'Woodwork effect' fuels Medicaid growth and cost increases for non-expansion states


McClatchy Washington Bureau

Seventeen states that chose not to expand eligibility for Medicaid under the Affordable Care Act ended up with more program beneficiaries - partly because of all the hoopla surrounding the health law, according to a new analysis by Avalere Health.

More than 550,000 people in these 17 states signed up for Medicaid coverage between October and March, even though they were already eligible for the program but were not previously enrolled.

The wave of signups occurred during the inaugural enrollment period for marketplace health coverage when the Obama administration and supporters were engaged in a massive public outreach and education campaign that resulted in 8 million Americans purchasing a marketplace health plan.

New Medicaid signups were expected in the 26 states that implemented the so-called "Medicaid expansion" that extended program coverage to working-age adults who earn up to 138 percent of the federal poverty level.

But in 17 of the 24 states that didn't expand their Medicaid coverage, program enrollment also increased thanks to the "woodwork effect," created by heightened public awareness of the health law.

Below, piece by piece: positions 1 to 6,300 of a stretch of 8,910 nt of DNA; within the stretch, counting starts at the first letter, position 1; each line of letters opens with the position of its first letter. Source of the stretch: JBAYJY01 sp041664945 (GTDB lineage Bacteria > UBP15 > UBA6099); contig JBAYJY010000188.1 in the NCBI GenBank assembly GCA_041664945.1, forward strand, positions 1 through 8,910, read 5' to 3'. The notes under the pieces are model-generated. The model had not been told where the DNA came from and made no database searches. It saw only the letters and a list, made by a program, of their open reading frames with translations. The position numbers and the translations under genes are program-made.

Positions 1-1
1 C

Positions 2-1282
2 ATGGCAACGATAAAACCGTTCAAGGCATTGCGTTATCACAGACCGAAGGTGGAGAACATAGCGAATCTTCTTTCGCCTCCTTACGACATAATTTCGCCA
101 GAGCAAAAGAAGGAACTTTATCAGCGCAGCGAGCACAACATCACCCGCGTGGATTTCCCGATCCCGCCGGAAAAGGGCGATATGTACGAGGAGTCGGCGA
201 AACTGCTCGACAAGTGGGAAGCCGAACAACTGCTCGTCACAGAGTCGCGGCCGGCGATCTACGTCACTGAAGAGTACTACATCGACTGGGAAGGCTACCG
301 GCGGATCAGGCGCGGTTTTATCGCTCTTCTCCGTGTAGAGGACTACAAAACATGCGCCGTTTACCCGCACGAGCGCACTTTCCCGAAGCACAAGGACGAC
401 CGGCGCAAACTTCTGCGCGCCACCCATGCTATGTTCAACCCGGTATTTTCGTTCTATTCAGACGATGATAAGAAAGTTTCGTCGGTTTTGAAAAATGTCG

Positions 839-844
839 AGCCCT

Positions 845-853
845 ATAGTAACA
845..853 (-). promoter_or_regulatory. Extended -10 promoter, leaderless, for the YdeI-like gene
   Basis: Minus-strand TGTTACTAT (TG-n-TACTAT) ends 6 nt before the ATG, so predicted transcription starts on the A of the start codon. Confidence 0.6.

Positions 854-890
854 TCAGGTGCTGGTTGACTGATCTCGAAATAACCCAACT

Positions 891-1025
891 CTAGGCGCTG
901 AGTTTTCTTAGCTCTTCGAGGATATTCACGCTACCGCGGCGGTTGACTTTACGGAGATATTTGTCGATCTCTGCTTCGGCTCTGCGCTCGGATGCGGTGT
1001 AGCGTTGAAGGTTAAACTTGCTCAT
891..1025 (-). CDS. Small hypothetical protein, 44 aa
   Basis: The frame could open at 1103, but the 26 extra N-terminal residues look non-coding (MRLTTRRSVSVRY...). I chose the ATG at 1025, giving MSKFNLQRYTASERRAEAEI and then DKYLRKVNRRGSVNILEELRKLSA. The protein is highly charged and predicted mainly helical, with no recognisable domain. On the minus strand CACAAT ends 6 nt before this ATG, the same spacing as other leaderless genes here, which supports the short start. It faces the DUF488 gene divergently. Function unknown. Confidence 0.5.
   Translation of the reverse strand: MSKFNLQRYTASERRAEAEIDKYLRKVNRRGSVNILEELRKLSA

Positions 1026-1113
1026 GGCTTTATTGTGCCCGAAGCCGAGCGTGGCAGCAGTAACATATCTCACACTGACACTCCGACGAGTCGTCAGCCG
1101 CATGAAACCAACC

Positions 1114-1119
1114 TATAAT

The woodwork effect refers to Medicaid-eligible residents who weren't enrolled, but came "out of the woodwork" to do so amid national efforts to get newly-eligible Medicaid residents to sign up.

Georgia led all non-expansion states with nearly 99,000 new Medicaid enrollees, a 5.8 percent increase. North Carolina added 58,000 new enrollees, while South Carolina and Tennessee added nearly 54,000 new Medicaid beneficiaries apiece.

“Though expansion states saw larger total enrollment increases, enrollment of these previously eligible individuals is significant in many non-expanding states,” said Matt Eyles, Avalere's executive vice president.

Under the health law, the federal government pays all medical costs for newly-eligible program beneficiaries in expansion states for the next three years and no less than 90 percent of their costs thereafter.

Non-expansion states, however, "only receive their standard matching rate for these previously eligible beneficiaries,” said Avalere vice president Caroline Pearson.

“As a result, many of these non-expansion states that politically oppose the ACA are now facing unexpected financial and operational pressure due to woodwork enrollment.”

Because Medicaid enrollment continues year-round, woodwork enrollment in non-expansion states will likely continue throughout 2014, putting even more strain on their state Medicaid budgets.

Seven non-expansion states (AL, AK, LA, MO, NE, WI, and WY) saw declines in their Medicaid population, the study found.

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